12. Is there such thing as a "glass ceiling"? Avivah Wittenberg-Cox explains that there is no "glass ceiling". The problem lies in the very first levels of management and she therefore invites us to try and attract women and to offer them advancement opportunities. The myth of the "glass ceiling" with Avivah Wittenberg-Cox Wittenberg-Cox feels that women are not rising up the ladder and then getting blocked. Instead, women are dropping off gradually at every step up. Takeaways: Women are a high percentage of university graduates—but as they move through their careers women are not being promoted into management as frequently. Companies need to realize that their entire management development system needs to be updated and reviewed in order to harness the talent of the 21st century—which is majority female. Instead of asking what's wrong with women, we need to ask what’s wrong with our companies. Apply this: Does the mix of women gradually drop off as you move further up in management in your organization? What is it about the organization that contributes to its gender mix in leadership, in terms of: - Criteria that managers are judged on? - Working conditions? What can the organization do to improve? Podcast Points_The myth of the glass ceiling.pdf
  13. How to promote women and to support them as they take on new responsibilities Avivah Wittenberg-Cox invites us to promote women and to support them as they take on new responsibilities. Promoting women: A specific skill with Avivah Wittenberg-Cox A woman turns down a promotion to head a multi-million-dollar subsidiary because she just had a baby and can't travel or work late evenings. The CEO trying to hire her finds a way to make the promotion work for her instead of simply accepting her initial refusal. Takeaways: Women need flexibility, support, and understanding. When they get it, they can take on leadership roles and be new role models for others while performing for the organization. Apply this: How can you foster women's ambition in your organization? What support and flexibility are necessary for this? Podcast Points_Promoting women A specific skill.pdf
  14. The benefits of promoting a female style of leadership Avivah Wittenberg-Cox explains that senior level women tend to take a male approach to leadership. Therefore, she encourages us to promote a female style of leadership. Female leadership with Avivah Wittenberg-Cox The first women to get promoted to leadership in many organizations may resemble the male leaders that came before them. Takeaways: Female talent may look and behave quite differently from male talent. Organizations may unwittingly promote only those females who resemble male leaders (e.g., who are aggressive and self-promoting). This misses out on other types of female role models and talent. We need to seek new types of leaders who can add their skills and styles to complement existing masculine norms. Apply this: What does leadership look like in your company? How could it better reflect a mix of various leadership styles? What would help women with balanced personal lives achieve more in your organization? Podcast Points_Female leadership.pdf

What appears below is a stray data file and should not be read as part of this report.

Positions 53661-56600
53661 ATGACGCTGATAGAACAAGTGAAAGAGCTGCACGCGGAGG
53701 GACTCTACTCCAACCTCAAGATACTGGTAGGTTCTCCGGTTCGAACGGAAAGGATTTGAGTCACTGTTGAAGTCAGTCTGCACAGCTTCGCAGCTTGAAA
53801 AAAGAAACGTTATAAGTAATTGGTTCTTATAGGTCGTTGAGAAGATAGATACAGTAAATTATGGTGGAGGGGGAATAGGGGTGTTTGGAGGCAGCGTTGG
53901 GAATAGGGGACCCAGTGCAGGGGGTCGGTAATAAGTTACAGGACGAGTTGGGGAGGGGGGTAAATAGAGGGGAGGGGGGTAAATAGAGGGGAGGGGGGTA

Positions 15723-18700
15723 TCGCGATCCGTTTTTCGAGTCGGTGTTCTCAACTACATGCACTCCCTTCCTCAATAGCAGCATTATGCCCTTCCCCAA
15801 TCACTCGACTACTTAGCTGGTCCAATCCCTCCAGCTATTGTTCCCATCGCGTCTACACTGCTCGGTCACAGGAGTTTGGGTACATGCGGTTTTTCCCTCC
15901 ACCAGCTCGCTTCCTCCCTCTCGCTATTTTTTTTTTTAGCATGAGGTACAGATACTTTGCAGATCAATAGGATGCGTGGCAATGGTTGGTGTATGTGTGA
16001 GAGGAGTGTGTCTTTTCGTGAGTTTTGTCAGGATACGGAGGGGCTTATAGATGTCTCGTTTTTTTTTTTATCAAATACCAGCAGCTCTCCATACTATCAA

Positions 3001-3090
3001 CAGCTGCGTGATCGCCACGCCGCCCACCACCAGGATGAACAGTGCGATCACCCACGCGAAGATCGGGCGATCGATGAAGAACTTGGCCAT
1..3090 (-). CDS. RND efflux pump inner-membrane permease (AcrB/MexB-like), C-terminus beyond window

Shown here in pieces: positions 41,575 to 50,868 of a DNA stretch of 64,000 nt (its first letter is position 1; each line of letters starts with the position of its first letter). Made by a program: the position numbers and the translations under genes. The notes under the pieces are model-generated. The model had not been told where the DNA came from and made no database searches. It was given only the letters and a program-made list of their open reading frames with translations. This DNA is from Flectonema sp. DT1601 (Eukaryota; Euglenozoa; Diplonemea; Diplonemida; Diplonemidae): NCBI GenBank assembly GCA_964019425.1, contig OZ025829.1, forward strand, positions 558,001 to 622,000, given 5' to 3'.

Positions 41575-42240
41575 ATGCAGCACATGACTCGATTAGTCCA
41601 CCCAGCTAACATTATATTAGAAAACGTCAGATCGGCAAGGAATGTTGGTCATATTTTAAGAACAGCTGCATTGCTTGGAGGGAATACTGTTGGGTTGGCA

15. How to anticipate all the customers'needs Using the example of the automotive industry, Avivah Wittenberg-Cox shows us that R&D is essential in anticipating all the customers' needs. Don't neglect 50% of the market with Avivah Wittenberg-Cox Car designers still haven't thought out where women can place their purses. Takeaways: There are huge market opportunities for organizations that can accurately reflect on the needs of their clients. We need to anticipate latent needs that might not be fully formulated. This requires empathy and customer understanding. Apply this: How do women experience your products or services? What latent needs do they have that might not be addressed—and that they themselves might Podcast Points_Don't neglect 50% of the market.pdf